Hop selection: The hops behind New Belgium IPAs and more

Every fall, we send a pretty important group of people from New Belgium to check out the new hop crops in Yakima Valley. In the industry, this annual pilgrimage is called hop selection, when brewery's send representatives from the raw materials side of the business to visit the hop farms and select next year's batch of hops. Most return with hands that smell like hops for days. By all accounts, it's a pretty rad time, but it also ensures another year's worth of high-quality IPAs and other styles. After all, hops go into everything we brew. While in Yakima, a good chunk of time's spent checking and picking from the best quality stock of tried-and-true hops like Cascade, but it's also an opp...
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Accumulation IPA: Get ready for a flurry of hops

There’s a reason why a “flurry of hops” is the tagline for our winter seasonal Accumulation IPA (which is currently working its way out to a shelf or tap near you): When all the other breweries start releasing their malt bombs, we release a blizzard of tropical hop flavors (because, really, the market does get a bit saturated with stouts toward the end of the year). Sure, it goes against the norm, but we just can’t get enough hops, and we're not the only ones. Take it away, rad BeerAdvocate reviewer dude: [Midnight confession: Sierra Nevada Celebration is a fave around these parts, too] But, back to our beer... While a hefty dose of wheat lends a smooth counter to Accumulation's bitter ...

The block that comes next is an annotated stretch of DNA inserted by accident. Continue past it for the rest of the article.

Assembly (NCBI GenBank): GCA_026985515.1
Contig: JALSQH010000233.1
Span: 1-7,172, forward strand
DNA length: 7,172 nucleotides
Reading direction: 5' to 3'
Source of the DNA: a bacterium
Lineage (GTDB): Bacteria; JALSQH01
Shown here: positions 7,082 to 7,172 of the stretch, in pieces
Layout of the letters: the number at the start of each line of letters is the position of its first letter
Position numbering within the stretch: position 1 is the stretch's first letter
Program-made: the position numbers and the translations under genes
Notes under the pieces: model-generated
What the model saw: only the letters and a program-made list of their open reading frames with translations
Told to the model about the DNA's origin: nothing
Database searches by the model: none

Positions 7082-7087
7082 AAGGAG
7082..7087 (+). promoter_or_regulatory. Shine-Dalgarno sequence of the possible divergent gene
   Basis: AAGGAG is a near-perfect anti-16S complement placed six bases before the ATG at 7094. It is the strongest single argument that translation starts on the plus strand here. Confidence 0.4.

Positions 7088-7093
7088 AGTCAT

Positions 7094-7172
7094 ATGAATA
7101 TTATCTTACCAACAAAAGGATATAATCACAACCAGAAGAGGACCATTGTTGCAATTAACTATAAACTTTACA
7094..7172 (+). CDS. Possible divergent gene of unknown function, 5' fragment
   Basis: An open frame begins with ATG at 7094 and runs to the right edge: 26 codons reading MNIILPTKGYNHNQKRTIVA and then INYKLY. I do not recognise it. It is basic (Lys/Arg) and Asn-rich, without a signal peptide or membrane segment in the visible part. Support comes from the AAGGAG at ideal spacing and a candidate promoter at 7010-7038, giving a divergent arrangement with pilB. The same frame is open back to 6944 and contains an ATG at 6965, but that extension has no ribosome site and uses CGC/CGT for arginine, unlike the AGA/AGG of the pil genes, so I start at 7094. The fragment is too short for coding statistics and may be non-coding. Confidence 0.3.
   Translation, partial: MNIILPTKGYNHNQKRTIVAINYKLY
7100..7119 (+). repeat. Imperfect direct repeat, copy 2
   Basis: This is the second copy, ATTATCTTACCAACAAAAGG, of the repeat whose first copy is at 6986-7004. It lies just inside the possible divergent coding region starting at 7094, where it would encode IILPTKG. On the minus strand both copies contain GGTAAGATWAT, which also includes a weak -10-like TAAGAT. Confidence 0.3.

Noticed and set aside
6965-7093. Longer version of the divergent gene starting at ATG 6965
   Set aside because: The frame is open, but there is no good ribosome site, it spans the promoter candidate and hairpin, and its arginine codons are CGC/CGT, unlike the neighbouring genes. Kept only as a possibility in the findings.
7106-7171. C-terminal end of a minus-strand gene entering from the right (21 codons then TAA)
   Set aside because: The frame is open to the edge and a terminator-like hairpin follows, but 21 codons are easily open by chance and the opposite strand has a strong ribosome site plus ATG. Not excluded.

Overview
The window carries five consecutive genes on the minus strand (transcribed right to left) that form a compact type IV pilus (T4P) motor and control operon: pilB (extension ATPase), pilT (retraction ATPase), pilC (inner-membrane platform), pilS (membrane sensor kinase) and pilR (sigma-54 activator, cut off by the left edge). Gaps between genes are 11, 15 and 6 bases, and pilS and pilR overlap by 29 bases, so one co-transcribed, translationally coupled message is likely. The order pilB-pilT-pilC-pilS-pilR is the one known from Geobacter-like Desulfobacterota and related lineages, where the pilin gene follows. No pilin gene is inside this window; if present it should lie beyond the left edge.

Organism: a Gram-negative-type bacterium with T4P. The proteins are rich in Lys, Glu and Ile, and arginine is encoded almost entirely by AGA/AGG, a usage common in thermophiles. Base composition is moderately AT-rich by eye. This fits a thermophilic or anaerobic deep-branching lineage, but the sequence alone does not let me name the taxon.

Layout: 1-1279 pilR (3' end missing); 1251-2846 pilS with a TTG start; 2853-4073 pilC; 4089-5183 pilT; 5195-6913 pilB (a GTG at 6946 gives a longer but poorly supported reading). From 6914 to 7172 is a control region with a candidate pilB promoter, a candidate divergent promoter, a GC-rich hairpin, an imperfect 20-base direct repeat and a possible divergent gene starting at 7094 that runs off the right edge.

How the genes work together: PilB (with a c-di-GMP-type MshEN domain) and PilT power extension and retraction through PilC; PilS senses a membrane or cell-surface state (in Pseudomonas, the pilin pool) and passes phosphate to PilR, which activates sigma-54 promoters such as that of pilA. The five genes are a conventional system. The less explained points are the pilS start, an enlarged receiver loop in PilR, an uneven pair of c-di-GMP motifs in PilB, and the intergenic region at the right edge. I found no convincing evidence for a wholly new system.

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Hop Stout packs big hoppy, malty punch

It's been a banger year in our Hop Kitchen series, with Hop Tart, Oatmeal IPA, and Super IPA flowing from taps, and now the final series release for 2015 is here: Hop Stout, one of the biggest, darkest, hoppiest beers we’ve brewed to date. One of the highlights of Hop Stout—besides the incredibly chewy eight-grain malt bill featuring the likes of chocolate malt, roasted barley, caramel malts, and oats—is the particular hop selection. Ever heard of Styrian Dana? “We did a single hop beer once with [Styrian Dana] and it was super funky,” says quality analyst Christian Holbrook. “We got some sharp garlic, green onion characteristics, but as the beer aged, it had this really citrus herbaceou...
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